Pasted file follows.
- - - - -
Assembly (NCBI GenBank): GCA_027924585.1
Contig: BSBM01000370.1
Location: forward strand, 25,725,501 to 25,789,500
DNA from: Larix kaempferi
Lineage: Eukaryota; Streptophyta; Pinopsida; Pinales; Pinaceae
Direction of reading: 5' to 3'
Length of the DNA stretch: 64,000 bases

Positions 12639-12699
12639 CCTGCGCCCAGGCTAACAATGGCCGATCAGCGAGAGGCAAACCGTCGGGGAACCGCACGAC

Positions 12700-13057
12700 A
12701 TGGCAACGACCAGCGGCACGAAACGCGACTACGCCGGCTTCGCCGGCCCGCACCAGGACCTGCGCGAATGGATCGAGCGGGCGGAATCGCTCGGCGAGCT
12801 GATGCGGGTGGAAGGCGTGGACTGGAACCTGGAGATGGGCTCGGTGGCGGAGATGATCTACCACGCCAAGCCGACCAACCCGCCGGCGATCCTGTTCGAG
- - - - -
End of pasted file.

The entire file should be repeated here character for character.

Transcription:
Assembly (NCBI GenBank): GCA_027924585.1
Contig: BSBM01000370.1
Location: forward strand, 25,725,501 to 25,789,500
DNA from: Larix kaempferi
Lineage: Eukaryota; Streptophyta; Pinopsida; Pinales; Pinaceae
Direction of reading: 5' to 3'
Length of the DNA stretch: 64,000 bases

Positions 12639-12699
12639 CCTGCGCCCAGGCTAACAATGGCCGATCAGCGAGAGGCAAACCGTCGGGGAACCGCACGAC

Positions 12700-13057
12700 A
12701 TGGCAACGACCAGCGGCACGAAACGCGACTACGCCGGCTTCGCCGGCCCGCACCAGGACCTGCGCGAATGGATCGAGCGGGCGGAATCGCTCGGCGAGCT
12801 GATGCGGGTGGAAGGCGTGGACTGGAACCTGGAGATGGGCTCGGTGGCGGAGATGATCTACCACGCCAAGCCGACCAACCCGCCGGCGATCCTGTTCGAG